As of now, the training module has been built in such a way that all the focus and thrust during entrepreneurship training is given on theory. PowerPoint Presentations (PPTs), distribution of attractive pamphlets, showcasing films and one field visit cannot help these young men and women shape their future as professional livestock entrepreneurs. They have to live around sheep and cattle farms for months and then only we can expect some good results.

The Entrepreneurship Development Institutes (EDI) and other training centers imparting skill development training in agriculture, horticulture, dairy, sheep, trout farming, floriculture etc must have their own farms where these kinds of activities would be undertaken. In addition, EDI and similar institutions must help the entrepreneurs with market linkages as well.

The JKEDI lays special emphasis on dairy farming but they don’t own a dairy farm. The Government spends a huge amount of money on entrepreneurship development. Lot of money was spent on construction of EDI buildings in Srinagar outskirts near Pampore. I wish the Govt had set up a small practical training center under EDI for sheep and cattle farming at least that could have been established somewhere in Pulwama or Budgam.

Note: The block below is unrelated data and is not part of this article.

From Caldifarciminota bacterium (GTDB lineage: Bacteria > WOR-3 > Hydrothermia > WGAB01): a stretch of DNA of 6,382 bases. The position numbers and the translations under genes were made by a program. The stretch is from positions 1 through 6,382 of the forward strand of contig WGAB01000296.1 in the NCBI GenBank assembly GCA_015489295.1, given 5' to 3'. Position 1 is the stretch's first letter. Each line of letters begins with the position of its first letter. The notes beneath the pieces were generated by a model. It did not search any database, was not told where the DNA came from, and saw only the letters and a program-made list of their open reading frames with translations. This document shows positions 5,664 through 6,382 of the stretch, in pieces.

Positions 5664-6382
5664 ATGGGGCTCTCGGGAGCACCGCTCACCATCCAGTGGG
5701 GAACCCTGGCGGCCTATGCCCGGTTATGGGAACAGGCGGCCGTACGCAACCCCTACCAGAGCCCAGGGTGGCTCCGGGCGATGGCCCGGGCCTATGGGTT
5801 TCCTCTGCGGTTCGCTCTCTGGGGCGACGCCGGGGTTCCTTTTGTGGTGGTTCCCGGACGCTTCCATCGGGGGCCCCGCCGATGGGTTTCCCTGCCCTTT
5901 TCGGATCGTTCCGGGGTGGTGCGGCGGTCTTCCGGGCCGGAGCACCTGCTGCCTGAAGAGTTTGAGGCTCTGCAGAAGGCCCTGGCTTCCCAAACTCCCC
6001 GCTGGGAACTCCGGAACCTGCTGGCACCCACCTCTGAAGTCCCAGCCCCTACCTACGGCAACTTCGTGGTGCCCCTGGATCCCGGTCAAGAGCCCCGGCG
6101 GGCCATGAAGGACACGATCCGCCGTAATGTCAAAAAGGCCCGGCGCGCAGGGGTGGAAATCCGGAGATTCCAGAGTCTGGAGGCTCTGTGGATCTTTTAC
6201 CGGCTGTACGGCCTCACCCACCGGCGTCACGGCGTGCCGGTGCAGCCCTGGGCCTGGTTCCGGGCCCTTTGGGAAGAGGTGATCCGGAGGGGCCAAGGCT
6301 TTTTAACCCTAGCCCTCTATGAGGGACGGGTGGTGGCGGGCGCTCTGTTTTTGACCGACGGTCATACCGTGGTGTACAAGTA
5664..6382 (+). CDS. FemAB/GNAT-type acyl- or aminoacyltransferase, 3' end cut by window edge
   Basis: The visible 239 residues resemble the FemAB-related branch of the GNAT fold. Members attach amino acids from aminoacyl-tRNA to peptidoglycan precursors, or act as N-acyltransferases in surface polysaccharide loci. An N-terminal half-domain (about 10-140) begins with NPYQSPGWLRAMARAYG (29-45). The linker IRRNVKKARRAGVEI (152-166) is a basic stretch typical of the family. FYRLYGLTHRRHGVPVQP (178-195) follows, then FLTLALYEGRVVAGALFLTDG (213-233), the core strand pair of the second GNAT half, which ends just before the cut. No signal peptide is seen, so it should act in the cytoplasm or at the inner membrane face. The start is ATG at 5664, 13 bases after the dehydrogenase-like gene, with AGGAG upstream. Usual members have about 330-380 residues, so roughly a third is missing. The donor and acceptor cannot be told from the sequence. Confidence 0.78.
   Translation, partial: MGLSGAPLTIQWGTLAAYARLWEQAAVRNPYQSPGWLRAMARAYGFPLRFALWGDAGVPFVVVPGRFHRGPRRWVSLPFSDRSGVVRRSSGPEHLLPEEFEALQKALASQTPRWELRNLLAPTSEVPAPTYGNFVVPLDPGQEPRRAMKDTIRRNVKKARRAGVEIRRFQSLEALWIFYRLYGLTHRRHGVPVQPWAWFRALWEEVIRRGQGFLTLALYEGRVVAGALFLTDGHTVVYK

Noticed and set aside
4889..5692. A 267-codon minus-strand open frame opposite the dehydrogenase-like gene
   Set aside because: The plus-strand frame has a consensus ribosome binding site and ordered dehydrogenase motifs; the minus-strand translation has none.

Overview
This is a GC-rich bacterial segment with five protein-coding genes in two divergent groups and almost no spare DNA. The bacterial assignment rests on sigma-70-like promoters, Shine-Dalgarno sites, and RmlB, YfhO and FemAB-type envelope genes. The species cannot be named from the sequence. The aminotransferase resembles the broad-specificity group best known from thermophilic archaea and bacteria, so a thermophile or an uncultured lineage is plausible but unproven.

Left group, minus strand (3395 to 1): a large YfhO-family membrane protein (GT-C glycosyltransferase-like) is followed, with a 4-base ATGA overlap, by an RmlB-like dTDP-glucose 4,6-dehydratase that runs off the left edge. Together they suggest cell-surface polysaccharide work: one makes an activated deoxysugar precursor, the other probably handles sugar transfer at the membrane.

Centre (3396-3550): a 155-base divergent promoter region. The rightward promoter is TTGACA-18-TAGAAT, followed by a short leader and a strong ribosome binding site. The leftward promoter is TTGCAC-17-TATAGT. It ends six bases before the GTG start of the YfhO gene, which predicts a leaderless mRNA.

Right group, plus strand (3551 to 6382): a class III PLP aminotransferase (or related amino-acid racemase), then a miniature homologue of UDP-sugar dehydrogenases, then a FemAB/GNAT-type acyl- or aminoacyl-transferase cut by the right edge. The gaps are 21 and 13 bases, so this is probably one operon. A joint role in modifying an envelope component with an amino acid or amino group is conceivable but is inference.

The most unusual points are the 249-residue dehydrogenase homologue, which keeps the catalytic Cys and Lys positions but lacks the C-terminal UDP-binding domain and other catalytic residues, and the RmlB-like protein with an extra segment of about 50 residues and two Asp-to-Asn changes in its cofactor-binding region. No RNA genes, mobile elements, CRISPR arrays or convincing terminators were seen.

National Livestock Mission 

The Govt of India launched the National Livestock Mission (NLM). This scheme proposes to bring sharp focus on entrepreneurship development and breed improvement in rural poultry, cattle , sheep, and goat farming including feed and fodder development. National Livestock Mission (NLM) was launched in the financial year 2014-15 which seeks to ensure quantitative and qualitative improvement in livestock production systems and capacity building of all stakeholders.The scheme is being implemented as a sub scheme of white revolution. The department of Sheep husbandry or even animal husbandry have various schemes that are funded under National Livestock Mission. Govt provides support to farmers and entrepreneurs to start sheep or cattle rearing farms. Unfortunately in these cases also no practical training is available.